We found out where your leaves go when they leave your yard

After about seven years of churning, this is what your leaves look like – a rich dirt that becomes a loam-like substance.
After about seven years of churning, this is what your leaves look like – a rich dirt that becomes a loam-like substance.
Aren’t you glad this isn’t the size of the pile of leaves in your yard? (It isn’t, right?) The darker mountain in the back consists of leaves collected several years ago, while the lighter pile in the front are leaves picked up this fall. You can see the steam rising from the fresh pile.
Aren’t you glad this isn’t the size of the pile of leaves in your yard? (It isn’t, right?) The darker mountain in the back consists of leaves collected several years ago, while the lighter pile in the front are leaves picked up this fall. You can see the steam rising from the fresh pile.

Giant piles of leaves are popping up all over the city, and we presume the vast majority of them have come from your yards (there may have been a few that hitchhiked in). As we were dragging yet another tarp load to the curb from the Insider manse the other day, we got to thinking – where do all the city’s leaves go when they leave the mean streets? Our parents told us stories growing up about the big leaf pile in the sky, but that didn’t seem like a real thing.

Guess what? It’s not. But there is a big leaf pile in the city, and it’s where the majority of Concord’s leaves go, according to Jim Major of the General Services Department. But they don’t just sit there watching paint dry.

The leaves are trucked to a site off of Fort Eddy Road, right behind Capital Area Veterinary Emergency Services, where they are broken down into compost over several years. The leaves are rolled two or three times a year by a large excavator, Major said, which, with the help of the sun, essentially cooks them from the inside out – you can see plumes of steam rising from the pile at any given time – and breaks them down.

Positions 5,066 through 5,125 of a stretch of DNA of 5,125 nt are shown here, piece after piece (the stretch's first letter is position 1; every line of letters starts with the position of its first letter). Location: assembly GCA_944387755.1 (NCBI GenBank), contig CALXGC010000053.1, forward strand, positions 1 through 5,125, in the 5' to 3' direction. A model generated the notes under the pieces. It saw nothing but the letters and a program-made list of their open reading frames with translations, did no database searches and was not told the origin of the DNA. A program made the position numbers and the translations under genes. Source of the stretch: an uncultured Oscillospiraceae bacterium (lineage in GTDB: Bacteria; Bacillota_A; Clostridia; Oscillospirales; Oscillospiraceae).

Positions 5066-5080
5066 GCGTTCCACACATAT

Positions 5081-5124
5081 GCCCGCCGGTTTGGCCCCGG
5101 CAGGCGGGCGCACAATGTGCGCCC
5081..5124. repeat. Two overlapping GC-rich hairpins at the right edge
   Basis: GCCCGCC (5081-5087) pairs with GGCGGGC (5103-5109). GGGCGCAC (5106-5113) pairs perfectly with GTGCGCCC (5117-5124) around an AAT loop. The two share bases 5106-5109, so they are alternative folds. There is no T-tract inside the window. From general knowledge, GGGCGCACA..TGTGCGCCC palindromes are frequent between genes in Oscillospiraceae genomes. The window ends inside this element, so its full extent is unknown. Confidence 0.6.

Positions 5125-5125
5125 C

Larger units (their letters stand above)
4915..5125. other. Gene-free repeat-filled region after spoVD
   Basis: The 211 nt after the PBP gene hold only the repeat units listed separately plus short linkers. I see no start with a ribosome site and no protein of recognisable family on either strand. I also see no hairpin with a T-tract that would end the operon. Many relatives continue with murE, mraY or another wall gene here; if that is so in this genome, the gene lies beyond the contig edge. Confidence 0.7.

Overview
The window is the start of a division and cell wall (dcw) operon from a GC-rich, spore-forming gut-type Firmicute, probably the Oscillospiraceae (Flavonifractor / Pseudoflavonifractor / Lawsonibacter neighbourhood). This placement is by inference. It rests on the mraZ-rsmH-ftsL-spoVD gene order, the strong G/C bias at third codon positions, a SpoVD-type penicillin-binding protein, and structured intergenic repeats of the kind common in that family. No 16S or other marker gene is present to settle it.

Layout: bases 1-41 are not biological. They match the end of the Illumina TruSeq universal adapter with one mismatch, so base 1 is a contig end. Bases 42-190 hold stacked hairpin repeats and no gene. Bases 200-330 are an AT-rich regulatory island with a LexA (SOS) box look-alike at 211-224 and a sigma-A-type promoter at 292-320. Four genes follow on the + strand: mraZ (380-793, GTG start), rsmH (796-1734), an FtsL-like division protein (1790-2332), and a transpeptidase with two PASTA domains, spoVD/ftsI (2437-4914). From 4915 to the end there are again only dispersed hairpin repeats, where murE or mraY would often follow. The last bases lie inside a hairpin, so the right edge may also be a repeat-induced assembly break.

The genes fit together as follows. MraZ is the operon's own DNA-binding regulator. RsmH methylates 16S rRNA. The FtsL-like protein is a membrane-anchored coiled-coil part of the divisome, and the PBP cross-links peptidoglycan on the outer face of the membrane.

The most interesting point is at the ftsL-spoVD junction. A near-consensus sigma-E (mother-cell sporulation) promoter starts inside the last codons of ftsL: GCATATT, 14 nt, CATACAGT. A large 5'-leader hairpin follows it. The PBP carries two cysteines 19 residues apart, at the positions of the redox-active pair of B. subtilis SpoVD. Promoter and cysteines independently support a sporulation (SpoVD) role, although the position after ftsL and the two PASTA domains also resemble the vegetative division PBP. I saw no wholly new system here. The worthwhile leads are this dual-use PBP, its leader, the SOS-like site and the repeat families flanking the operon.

“The organics in there break down on the inside,” Major said. “When you dig in the pile, there’s steam that comes out of it, and when you turn it over, the stuff on the outside gets turned into the middle and almost cooks.”

The leaves stay for as long as seven years before eventually becoming a rich compost soil that is sold to residents for planting and gardening. Think about that – you could be using leaves you raked from your yard when you’re planting your garden.

“It’s a pretty good pile,” Major said. “We keep turning it over, so the older it is, the more broken down it is. It looks like loam or dirt (by the end.)”

Not all of the leaves wind up at the same spot, though. Major said the city also takes some to Brochu Nurseries and Landscaping on Commercial Street and Lewis Farm on Silk Farm Road, and each of those locations has its own technique for breaking the leaves down into compost.

In the end, though, the idea is the same – take those pesky buggers away from your house and turn them into something that can be used again to beautify the city. Pretty sweet, if you ask us.

Especially because the city drives right up to your house and takes everything away for you.

“It’s a long-standing tradition,” Major said of the leaf pick-up. “One I don’t think is going to go away anytime soon.”

Keith Testa

Author: Keith Testa

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